The National Dental Practice Based Research Network (PBRN) started in 2005 with the goal of advancing knowledge of dental practice and ways to improve it. I joined the network both as a registered clinician and as a member of the American Association of Orthodontists PBRN committee with the goal of advancing the orthodontic specialty. It is an honor and a privilege to help foster the creation of – and engagement with – study initiatives that will allow the profession to deliver the best patient care. The “value add” of the PBRN is its ability to really get to the heart of the questions that we encounter in the real world of clinical practice. The PBRN infrastructure offers the missing piece to the puzzle that bridges the knowing-doing gap that we experience throughout our lifelong learning journeys. Most importantly, the orthodontic profession is rapidly evolving with an even more urgent need to understand and guide the current trends of our specialty so that we can continue to evolve in a meaningful way.
The dental profession, and orthodontics specifically, is frequently ranked in the top five of all professions in the US (by US News and World Reports), making it more important that we collectively remain evidence-based through initiatives like the NIH Dental PBRN. With more than 7,000 dentists and hygienists in the network, the possibilities – to interrogate existing best practices and innovate for even better gold standards – are endless. And the PBRN allows us the most precious benefit, that of understanding any clinical problem through the diverse lenses and experiences that the pool of network practitioners offers. I like to think of our collective participation in the PBRN as literally ‘the gift that keeps giving’ – to our individual professional pursuits, and to the dental profession as a whole.
Sylvia A. Frazier- Bowers, DDS, PhD
Chair, AAO-PBRN Committee
Associate Professor, UNC Orthodontics
Assistant Dean, Inclusive Excellence and Equity Initiatives
UNC-CH, Adams School of Dentistry
Kyungsup Shin MS, PhD, DMD, Iowa City, IA
Testimonial posted: December 23, 2020
I was very fortunate to get to know the National Dental Practice-Based Research Network (Network) and had a great opportunity to participate in the prospective study entitled, ‘Anterior Open Bite Malocclusions in Adults: Recommendations, Treatment and Stability’. In this study, I recruited orthodontic practitioners, conducted the designed study with my own patients in my intramural faculty clinic at the University of Iowa, and participated in proofreading the final manuscript.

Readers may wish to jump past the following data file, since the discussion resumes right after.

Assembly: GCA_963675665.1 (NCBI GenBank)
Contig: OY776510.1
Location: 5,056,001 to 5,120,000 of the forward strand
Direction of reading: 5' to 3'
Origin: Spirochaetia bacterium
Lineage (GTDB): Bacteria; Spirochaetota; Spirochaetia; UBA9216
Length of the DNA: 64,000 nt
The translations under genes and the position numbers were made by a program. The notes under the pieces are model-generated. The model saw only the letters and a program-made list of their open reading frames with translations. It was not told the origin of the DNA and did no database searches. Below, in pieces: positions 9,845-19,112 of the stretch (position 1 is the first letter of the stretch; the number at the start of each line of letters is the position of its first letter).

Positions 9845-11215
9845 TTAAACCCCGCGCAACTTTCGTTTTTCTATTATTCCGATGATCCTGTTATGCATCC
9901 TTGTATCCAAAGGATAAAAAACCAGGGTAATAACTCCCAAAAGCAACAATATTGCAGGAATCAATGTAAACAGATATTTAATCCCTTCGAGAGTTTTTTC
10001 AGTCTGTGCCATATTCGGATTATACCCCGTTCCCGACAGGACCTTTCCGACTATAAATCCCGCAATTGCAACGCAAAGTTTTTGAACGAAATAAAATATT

As a clinician and educator, I found that the clinical settings in dental schools have great potential for a wide range of valuable clinical research activities using the Network’s platform for the following reasons: 1) intramural faculty practice is typically run by multiple faculty clinicians who have diverse training backgrounds, 2) many dental schools have a broad spectrum of specialties as well as the general practice so that various clinical questions across different disciplines can be addressed, 3) many adjunct faculty members have their own practices, where they can utilize resources from their practices to participate in any Network-supporting studies of their own interests.
I was very grateful to be a part of the research team efforts to provide orthodontic practitioners with valuable evidence-based clinical guidelines. I look forward to seeing more dental schools actively participate in these great research opportunities from the Network!
Kyungsup Shin MS, PhD, DMD, MS
Diplomate, American Board of Orthodontics
Assistant Professor in Orthodontics
235 Dental Science S
College of Dentistry, University of Iowa
Iowa City, IA 52242-1001
Charley Cheney III, DMD, Newton, GA
Kenneth D Kligman, DDS, FICD, Woodstock, GA
Testimonial posted: Nov 18, 2020
Dentistry provides many opportunities for service along with professional growth. I feel participation in the National Dental Practice-Based Research Network enhances that professional growth. Furthering dental education takes many forms during practice; we attend CE courses, seminars, study clubs, peer interaction, volunteer work, journals, etc.
One of the rewards from participating in the National Dental Practice-Based Research Network is the ability of giving back to education. From a professional perspective, in partnership with practices across the country, we are able to add to the knowledge base needed to help with clinical decision making. This would be impossible without the academic support and guidance provided throughout the network. My office staff and participating patients have really enjoyed being part of our research projects, as they have not only contributed to evidence-based research but elevated the stature of our practice in the community.
From a personal perspective, my participation has been especially rewarding. Meetings have been engaging, as you interact with other practitioners from around the country, to discuss/evaluate real-world issues we encounter in everyday practice; it is like a national study club. For me, the connection back to academia has been special, including having the opportunity to give a talk to students at the University of Florida College of Dentistry, to simply encourage their participation in the research network. Suffice it to say, meeting with these energetic students was validation that the torch of dentistry will still burn bright with the next generation of dentists.
Ross Jackson, DMD
Testimonial posted: August 31, 2022
Dental Implant Registry
Hear what Dr. Jackson said about the dental implant registry training and the registry study.
Ross Jackson, DDS
Stonebridge Ranch Dentistry